Muscat: More than 80 per cent of all job vacancies currently posted in Oman are for Omanis only, according to recruitment agencies, as nationals begin to reap the fruits of a government Omanisation drive.
Data from past two years shows that nationals are being hunted by recruiters as companies seek to hit targets set by the government regarding Omani staff.
Dr. Ali bin Mas’oud Al Sunaidi, Minister of Commerce and Industry, said recently he expects a 35 per cent Omanisation rate in most companies, and warned that companies that do not meet the target will “not find a friend in the Ministry of Commerce and Industry.”
Most employers seem to have heeded the message, according to recruiters, with an upsurge in jobs and junior management roles for Omanis.
A recent freeze on government jobs in Oman has also resulted in Omanis looking for work in the private sector, and higher quality Omani graduates are also driving the new hiring boom, according to the experts.
“The number of openings for Omanis has risen dramatically in the past two years. Before that we had nearly 50-50 available vacancies for both Omanis and expats but now it has changed. We can say the percentage of Omanis required by companies is 80 per cent of the total vacancies,”
Prabhu Shankar, Assistant General Manager at MENA HR solutions said.
“I think Omanis have done very well recently at colleges and therefore more companies are willing to hire them. We have seen a rise in job positions for nationals from nearly equal division two years ago to around 70 per cent applications only for Omanis. I think both Omanisation and quality of graduates have a role to play in this,” Farhat Shaikh from Global Elite HR solutions and services said.
According to recruitment experts, the major reason for the rise in jobs for Omanis is the strict Omanisation quota for companies to adhere to. Strict visa requirements for expats are also aiding the rise of Omanis in companies.
“The tough visa clearance procedures as well as strict Omanisation policies have all helped this. Even the economic slowdown has made companies more aware of the Omanisation percentage.
“Expat jobs through us are limited to experienced individuals that have worked in the given industry for around 10 years. I have barely seen a job that requires zero to two years experienced open to expats,” he added.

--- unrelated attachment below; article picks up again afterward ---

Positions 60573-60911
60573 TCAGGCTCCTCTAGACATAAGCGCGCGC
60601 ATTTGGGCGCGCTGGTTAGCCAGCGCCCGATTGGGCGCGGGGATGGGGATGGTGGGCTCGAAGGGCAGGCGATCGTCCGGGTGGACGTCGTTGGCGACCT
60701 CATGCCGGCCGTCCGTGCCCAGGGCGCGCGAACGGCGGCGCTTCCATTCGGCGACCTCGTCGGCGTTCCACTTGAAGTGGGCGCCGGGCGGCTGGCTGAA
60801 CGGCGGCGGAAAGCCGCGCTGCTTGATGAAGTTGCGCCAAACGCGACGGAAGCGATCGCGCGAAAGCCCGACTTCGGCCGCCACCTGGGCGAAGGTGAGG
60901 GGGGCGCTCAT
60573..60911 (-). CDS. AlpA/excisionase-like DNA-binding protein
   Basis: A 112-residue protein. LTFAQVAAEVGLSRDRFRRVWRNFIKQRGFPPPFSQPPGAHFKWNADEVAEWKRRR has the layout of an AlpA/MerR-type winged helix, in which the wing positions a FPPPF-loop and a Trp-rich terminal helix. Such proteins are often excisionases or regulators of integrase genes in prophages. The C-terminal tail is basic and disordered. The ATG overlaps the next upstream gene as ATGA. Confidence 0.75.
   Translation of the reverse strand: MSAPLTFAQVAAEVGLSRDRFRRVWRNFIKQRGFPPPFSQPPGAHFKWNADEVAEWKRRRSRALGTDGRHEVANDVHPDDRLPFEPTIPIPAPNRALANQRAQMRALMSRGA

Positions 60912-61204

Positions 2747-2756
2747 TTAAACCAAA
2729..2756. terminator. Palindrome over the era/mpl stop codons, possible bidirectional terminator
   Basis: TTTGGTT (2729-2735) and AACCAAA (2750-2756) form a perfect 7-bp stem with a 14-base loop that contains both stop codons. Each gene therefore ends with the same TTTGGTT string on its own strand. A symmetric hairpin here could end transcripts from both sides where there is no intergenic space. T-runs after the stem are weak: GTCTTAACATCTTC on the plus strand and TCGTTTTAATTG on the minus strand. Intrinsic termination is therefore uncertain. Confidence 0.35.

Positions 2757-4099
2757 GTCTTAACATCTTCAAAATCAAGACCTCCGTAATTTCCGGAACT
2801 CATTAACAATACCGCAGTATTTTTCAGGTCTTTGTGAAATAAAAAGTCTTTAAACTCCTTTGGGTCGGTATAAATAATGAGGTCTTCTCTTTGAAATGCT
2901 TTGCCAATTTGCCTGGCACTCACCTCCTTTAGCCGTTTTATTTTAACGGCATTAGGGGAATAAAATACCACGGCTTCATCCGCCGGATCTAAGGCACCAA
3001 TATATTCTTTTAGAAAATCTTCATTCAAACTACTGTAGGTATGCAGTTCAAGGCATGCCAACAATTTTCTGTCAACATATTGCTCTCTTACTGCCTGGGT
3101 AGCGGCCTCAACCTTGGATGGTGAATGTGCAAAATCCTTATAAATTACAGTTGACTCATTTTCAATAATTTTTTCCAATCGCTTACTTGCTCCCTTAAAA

The Omanisation programme has been operational since 1988 and aims to replace expatriate workers with skilled Omani nationals. Most government organisations as well as oil and gas sector companies have registered high Omanisation percentages of up to 90 per cent, however, sectors such as construction still lag behind with single digit rates, according to officials.
According to Faiz Ali Al Maskari, CEO at Ajyal HR, an overwhelming percentage of job opportunities that come through HR agencies is for Omanis.
“Approximately 80-90 per cent of jobs posted through us are for Omanis. Earlier it used to be nearly equal but since the economic slowdown there has been more Omanisation quota adherence and higher quality graduates are passing out from the universities in Oman to make it easier for companies to hire them,” he said.
The Omanisation target for the engineering sector is set at 50 per cent, with targets of 70 per cent for technicians and 80 per cent in the category of skilled workers.
In the oil and gas sector, the Omanisation level is 90 per cent for production and operation companies and 82 per cent for direct service companies.
For the accounting field, the Omanisation target is 29 per cent for managers, 55 per cent for specialists, and 66 per cent for technicians. For clerical positions the Omanisation level is 100 per cent.
In the industrial sector, the Omanisation target is set at 35 per cent. For banking, the target is 90 per cent, and for financing and insurance the new targets are set at 45 per cent.
Speaking at an Oman Industry Day event, Dr. Al Sunaidy, the Minister of Commerce and Industry, highlighted the role that expats play in the country’s economy but argued that companies failing to maintain a minimum percentage of Omanisation were not fulfilling their social responsibilities.
“I am aware of the contributions made by the expat doctors and engineers to develop the country. We know that we need them. However, when we talk about jobs that can be done by Omanis but are instead given to expats, it is a problem. Why can’t we give the job to an Omani who has the expertise to do it well? If they can’t have 35 per cent Omanisation rate, they will not find a friend in the Ministry of Commerce and Industry,” he stressed.
Dr. Al Sunaidy added that companies that have achieved or excelled beyond this minimum rate of Omanisation must be appreciated through incentives. He called upon the decision makers to discuss such proposals with the ministry.
“A lot of foreign owned companies are successful in attaining the Omanisation rate while companies in Oman are unable to do so. I believe it is the responsibility of the top managements to take care of their social responsibility,” he said.